I’ve done a little bit of testing myself and I can see there are indeed some differences in the MDX generated. For example, I created an M query that connected to the Adventure Works DW database and returned all combinations of customer and day name where the Internet Sales Amount measure is greater than 100. In the old version of the MDX generation layer (ie without Implementation=”2.0” set) the following MDX query is generated:

SELECT
    {
        [Measures].[Internet Sales Amount]
    }ON 0,
    SUBSET(
        NONEMPTY(
            CROSSJOIN(
                [Date].[Day Name].[Day Name].ALLMEMBERS,
                [Customer].[Customer].[Customer].ALLMEMBERS
            ),
            {
                [Measures].[Internet Sales Amount]
            }
        ),
        4096
    )
    PROPERTIES MEMBER_CAPTION, MEMBER_UNIQUE_NAME ON 1
FROM(
    SELECT
        FILTER(
            CROSSJOIN(
                [Date].[Day Name].[Day Name].ALLMEMBERS,
                [Customer].[Customer].[Customer].ALLMEMBERS
            ),
            (
                NOT((
                    ISEMPTY(
                        [Measures].[Internet Sales Amount]
                    )
                OR
                    ISEMPTY(
                        100
                    )
                ))
            AND
                ([Measures].[Internet Sales Amount] > 100)
            )
        )ON 0
    FROM [Adventure Works]
)CELL PROPERTIES VALUE

 

However with the Implementation=”2.0” option set, the following query is generated:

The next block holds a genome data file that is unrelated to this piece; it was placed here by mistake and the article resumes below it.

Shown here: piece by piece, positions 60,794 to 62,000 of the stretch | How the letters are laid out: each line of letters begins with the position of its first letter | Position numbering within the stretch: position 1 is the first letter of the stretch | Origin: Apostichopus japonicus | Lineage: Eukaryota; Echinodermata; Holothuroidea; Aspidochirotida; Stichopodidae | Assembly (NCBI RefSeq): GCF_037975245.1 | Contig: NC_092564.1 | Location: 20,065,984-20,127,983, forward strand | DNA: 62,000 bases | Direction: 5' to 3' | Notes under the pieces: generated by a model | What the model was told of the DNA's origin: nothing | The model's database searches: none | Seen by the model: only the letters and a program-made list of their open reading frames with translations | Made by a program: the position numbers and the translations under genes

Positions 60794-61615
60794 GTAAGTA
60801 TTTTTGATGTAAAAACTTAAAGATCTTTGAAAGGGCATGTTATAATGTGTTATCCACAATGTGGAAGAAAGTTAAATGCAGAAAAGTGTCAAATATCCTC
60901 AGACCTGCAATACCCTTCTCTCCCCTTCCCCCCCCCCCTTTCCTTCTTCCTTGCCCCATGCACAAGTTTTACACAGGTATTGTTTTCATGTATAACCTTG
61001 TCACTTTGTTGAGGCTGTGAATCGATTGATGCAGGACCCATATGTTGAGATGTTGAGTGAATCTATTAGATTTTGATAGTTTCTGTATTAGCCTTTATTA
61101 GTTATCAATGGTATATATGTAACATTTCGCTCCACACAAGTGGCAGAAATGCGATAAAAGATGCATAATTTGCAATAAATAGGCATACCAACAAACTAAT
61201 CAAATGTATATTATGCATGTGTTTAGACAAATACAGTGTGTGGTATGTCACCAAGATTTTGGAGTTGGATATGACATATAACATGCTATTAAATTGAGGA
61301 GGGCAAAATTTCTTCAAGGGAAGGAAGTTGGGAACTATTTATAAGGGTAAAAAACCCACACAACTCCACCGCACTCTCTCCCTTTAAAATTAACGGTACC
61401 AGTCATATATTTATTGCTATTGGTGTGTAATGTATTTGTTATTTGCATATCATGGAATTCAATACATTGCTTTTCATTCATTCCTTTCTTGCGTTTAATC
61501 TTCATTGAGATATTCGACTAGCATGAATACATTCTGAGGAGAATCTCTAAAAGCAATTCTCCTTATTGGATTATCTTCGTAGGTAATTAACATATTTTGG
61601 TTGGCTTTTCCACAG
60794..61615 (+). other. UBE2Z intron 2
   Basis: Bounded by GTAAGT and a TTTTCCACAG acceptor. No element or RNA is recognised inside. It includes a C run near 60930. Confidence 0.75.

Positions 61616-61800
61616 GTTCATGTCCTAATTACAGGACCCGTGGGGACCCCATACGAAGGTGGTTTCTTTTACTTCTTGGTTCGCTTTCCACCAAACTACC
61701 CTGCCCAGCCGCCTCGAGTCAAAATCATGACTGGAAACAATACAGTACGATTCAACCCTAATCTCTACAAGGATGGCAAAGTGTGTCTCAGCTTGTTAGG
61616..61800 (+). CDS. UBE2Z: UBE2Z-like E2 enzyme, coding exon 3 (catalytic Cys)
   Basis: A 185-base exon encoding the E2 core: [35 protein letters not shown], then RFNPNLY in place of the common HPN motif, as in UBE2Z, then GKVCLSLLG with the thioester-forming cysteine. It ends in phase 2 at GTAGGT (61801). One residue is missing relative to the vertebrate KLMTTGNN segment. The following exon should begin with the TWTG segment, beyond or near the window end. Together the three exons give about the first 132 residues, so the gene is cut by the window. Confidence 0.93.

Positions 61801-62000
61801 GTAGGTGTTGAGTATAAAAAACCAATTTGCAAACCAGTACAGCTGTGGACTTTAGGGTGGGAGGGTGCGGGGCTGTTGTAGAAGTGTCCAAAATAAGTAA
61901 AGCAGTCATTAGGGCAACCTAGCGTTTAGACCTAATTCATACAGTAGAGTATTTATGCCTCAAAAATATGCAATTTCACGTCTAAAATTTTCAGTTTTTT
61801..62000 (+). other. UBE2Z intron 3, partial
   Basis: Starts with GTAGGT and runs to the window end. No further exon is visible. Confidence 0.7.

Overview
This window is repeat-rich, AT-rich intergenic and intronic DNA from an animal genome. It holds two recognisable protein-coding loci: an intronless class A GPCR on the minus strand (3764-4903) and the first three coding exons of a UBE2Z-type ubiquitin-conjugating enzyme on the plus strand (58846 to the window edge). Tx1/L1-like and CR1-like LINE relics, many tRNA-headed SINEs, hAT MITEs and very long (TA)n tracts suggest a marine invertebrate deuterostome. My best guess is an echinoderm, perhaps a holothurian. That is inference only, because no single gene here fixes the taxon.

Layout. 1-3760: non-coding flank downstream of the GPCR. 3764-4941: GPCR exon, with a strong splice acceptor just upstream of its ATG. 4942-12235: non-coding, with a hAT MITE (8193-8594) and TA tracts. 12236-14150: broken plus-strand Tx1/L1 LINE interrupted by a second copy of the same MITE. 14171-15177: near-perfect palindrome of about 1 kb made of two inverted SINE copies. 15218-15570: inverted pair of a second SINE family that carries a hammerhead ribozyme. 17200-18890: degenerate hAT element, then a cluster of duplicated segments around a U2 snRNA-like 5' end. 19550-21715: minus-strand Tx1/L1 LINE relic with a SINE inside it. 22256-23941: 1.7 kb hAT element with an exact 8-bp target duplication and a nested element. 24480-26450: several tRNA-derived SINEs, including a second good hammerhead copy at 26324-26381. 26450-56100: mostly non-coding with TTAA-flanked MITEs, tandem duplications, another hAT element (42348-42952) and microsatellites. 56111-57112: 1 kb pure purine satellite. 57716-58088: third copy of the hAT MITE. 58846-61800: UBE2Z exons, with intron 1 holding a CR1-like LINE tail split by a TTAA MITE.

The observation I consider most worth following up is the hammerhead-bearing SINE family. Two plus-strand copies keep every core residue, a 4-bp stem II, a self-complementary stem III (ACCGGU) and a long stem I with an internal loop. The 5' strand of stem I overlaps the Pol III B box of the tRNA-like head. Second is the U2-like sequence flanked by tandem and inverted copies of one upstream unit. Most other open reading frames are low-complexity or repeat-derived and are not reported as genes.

SELECT
    {
        [Measures].[Internet Sales Amount]
    }ON 0,
    SUBSET(
        NONEMPTY(
            FILTER(
                CROSSJOIN(
                    [Date].[Day Name].[Day Name].ALLMEMBERS,
                    [Customer].[Customer].[Customer].ALLMEMBERS
                ),
                (
                    NOT(ISEMPTY(
                        [Measures].[Internet Sales Amount]
                    ))
                AND
                    ([Measures].[Internet Sales Amount] > 100)
                )
            ),
            {
                [Measures].[Internet Sales Amount]
            }
        ),
        4096
    )
    PROPERTIES MEMBER_CAPTION, MEMBER_UNIQUE_NAME ON 1
FROM [Adventure Works] CELL PROPERTIES VALUE

The difference between the two is that the first query uses a subselect to do the filtering whereas the second does not; subselects in MDX are not necessarily bad, but I generally try to avoid using them unless I need to. There may be other differences in the way the MDX is generated in the new version but I haven’t had a chance to do any detailed testing.

Comparing The Performance Of CSV And Excel Data Sources In Power Query

My posts from two weeks ago (see here and here) on using Process Monitor to troubleshoot the performance of Power Query queries made me wonder about another question: how does the performance of reading data from CSV files compare to the performance of reading data from Excel files? I think most experienced Power Query users in either Power BI or Excel know that Excel data sources perform pretty badly but I had never done any proper tests. I’m not going to pretend that this post is a definitive answer to this question (and once again, I would be interested to hear your experiences) but hopefully it will be thought-provoking.